In order to retain good water and to make irrigation controllable, arable farmer Klaas Schenk in Anna-Paulowna, The Netherlands, invested in composite drainage, drip irrigation, an above-ground water reservoir and underground water storage in 2021.
The system as Schenk devised it three years ago has now been developed into a research project Freshwater Farmers. The arable farm is now also a demonstration farm; great strides are being made through the collaboration with various partners. As an example, Schenk mentions the collaboration with Pipelife, a company that invests in climate-adaptive agriculture and horticulture and has done a lot of work this winter at the arable farmer of seed potatoes and onions in the region Oostpolder.
Last winter, the participant in the National Experimental Garden for Precision Agriculture (NPPL) expanded the drainage system from 8 to 14 ha, ‘tap sections’ were created for drip irrigation and the regulation of the water level on one of the plots was automated. A nutrient catcher is on its way.
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Compound drainage, according to Schenk, is no more than connecting the drains to a main pipe that leads to a controllable pit. The drains are at 80 cm and 1.10 m. By introducing fresh water into the land via the drains, the salt water is kept underneath. This system is already of value, but especially if the water board does not flush the ditches in times of extreme drought and the EC can rise to 5 or more. Schenk: “The main goal is to achieve maximum yield with minimal input. By giving the necessary amount of water at the right time, I can control the tuber formation and shorten the growing season.”
Dutch farmer Schenk makes it his mission to alert policymakers to regulatory bottlenecks
According to Schenk, other advantages of keeping the soil moist are that the soil does not lose its sponge function and retains moisture better or buffers it during extreme rainfall. In addition, roots absorb trace elements better if they are offered.
The intention is that excess drain water is ‘saved’ in an underground storage facility. ”With 800 mm per year we do not have a water shortage, it is a logistical problem. It must be available when you need it.” At the moment, an above-ground reservoir is filled with groundwater (EC 1.7), which it pumps up from a depth of 27 m. The realization of underground storage of drain water is imminent. The second objective for this year is to use drip irrigation to provide nutrients (fertigation).
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Last year, the arable farmer gained positive experience with Irriwatch as a forecasting model. This tool, which works on the basis of satellite images, also provides advice. He also uses soil moisture sensors. Incidentally, he still finds ‘feeling’ the most reliable. Schenk will use ultrasonic sensors this year to check whether the groundwater level is being achieved as he sets it.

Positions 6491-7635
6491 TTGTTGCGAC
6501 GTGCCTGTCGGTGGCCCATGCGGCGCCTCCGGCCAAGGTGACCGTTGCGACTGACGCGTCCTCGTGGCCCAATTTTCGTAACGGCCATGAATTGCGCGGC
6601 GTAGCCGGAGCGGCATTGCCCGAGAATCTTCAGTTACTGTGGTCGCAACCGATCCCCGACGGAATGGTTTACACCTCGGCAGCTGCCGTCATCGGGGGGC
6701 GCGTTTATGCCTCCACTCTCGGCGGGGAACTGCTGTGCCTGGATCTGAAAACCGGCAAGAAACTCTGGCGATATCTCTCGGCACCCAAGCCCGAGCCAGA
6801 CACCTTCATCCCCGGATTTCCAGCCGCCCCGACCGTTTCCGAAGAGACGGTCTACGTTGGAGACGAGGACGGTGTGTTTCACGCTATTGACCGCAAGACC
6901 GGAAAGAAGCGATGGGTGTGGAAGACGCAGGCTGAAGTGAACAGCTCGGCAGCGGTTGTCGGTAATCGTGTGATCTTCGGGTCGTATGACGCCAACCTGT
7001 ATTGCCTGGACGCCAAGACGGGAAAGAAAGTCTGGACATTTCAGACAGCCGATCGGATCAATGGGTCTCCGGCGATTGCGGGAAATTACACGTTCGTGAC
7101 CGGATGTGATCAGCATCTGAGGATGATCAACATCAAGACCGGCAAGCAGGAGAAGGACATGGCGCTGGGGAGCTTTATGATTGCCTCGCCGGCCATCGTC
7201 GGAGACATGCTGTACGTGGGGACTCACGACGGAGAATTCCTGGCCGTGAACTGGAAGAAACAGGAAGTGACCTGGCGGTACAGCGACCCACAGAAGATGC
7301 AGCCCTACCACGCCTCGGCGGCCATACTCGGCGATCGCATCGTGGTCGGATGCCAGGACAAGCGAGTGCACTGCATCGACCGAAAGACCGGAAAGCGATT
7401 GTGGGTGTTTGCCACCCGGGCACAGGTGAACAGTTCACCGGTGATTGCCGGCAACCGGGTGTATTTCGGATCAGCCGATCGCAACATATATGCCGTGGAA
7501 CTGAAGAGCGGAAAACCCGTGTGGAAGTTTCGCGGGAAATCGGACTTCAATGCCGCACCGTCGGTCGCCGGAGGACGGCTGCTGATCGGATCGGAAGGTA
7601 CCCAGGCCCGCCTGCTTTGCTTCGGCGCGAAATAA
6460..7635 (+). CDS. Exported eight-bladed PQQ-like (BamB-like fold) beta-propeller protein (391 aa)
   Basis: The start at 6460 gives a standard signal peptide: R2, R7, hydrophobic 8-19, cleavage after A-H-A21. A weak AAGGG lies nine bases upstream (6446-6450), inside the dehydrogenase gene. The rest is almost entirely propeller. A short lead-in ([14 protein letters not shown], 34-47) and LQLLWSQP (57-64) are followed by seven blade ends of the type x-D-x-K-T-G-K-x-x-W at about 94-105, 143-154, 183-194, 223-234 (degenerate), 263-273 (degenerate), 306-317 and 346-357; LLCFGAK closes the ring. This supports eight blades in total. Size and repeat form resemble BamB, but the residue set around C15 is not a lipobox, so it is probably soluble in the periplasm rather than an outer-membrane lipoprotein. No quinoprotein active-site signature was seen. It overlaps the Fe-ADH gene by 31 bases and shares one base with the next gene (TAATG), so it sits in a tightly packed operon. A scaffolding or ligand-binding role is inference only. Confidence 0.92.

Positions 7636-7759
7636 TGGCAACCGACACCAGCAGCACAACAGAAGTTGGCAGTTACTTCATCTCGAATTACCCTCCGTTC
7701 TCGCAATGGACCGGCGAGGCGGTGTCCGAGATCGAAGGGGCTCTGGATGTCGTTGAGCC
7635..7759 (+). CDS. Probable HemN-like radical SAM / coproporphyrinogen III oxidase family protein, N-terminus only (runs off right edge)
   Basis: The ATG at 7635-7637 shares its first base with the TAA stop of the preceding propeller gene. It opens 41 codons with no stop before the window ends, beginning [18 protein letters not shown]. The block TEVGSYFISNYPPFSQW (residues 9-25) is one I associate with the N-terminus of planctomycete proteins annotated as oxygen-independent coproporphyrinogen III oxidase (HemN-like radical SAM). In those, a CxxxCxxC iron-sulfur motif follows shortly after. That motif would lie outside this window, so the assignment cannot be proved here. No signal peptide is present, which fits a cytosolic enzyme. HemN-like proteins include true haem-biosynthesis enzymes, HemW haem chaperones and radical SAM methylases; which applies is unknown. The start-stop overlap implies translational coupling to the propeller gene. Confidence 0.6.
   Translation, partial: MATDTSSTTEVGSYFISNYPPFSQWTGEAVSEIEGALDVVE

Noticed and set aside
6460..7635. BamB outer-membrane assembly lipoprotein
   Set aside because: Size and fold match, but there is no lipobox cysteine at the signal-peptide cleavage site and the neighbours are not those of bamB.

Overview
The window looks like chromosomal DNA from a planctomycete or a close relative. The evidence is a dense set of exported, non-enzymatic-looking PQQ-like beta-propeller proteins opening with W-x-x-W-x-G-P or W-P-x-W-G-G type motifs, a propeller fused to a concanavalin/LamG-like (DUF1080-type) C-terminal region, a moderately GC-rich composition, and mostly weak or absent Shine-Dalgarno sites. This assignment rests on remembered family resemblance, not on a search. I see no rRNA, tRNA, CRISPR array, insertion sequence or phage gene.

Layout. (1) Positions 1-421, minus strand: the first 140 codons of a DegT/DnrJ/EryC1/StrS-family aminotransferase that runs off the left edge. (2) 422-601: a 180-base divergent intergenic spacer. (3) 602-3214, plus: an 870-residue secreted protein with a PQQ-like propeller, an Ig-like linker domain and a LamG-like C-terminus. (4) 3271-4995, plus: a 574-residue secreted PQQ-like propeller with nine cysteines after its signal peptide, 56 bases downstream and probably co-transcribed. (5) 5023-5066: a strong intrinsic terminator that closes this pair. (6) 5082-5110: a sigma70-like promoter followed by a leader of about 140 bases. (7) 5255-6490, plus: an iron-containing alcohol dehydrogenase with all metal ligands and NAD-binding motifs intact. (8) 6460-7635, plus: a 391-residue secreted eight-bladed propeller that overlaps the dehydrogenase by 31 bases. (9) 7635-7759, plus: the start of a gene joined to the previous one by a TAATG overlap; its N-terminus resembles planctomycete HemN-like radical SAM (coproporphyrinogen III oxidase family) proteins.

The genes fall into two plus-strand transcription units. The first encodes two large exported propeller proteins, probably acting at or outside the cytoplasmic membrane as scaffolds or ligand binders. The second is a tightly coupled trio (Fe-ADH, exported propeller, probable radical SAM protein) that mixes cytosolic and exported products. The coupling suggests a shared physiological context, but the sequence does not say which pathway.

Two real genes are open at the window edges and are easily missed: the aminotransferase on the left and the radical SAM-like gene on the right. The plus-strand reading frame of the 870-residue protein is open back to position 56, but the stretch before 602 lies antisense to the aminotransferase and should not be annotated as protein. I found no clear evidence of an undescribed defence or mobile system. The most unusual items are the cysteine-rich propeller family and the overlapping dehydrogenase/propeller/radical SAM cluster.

Schenk made it clear last Tuesday at a meeting of Dutch municipalities and a viewing afternoon for secondary vocational education teachers that there are rules that need to be broken down regarding the introduction of drain water into the ground. In the past, the arable farmer had his doubts about the ban on using ditch water via drains to keep the soil moist. “By placing a gate in the dam, we stopped water from elsewhere and we could assume that our ditch water was safe. That is no longer tolerated.” Now he faces a new challenge. ”I want a permit to store the drain water underground, but for that I would have to install a cleaning filter filled with carbon, sand or ozone, which will cost at least € 100,000. So I have to make it as clean as drinking water, while analyzes show that the drain water does not contain any harmful substances.”
At the request of the water board, a partner in the project, farmer Schenk is already installing a nutrient catcher. He himself does not believe in the usefulness. “What matters to them is that the nitrogen from the drain water is bound and discharged through the air. But the groundwater itself also contains nitrogen. Moreover, if I use that groundwater for my crop again, it will benefit and make a difference in my donation. I could provide 40% N of the crop requirement with water”, says a pragmatic Schenk. Besides wanting to be an exemplary company for sustainable growers, he makes it his mission to alert policymakers to regulatory bottlenecks. Schenk: ”It is important to show what we do as entrepreneurs and to keep in touch.”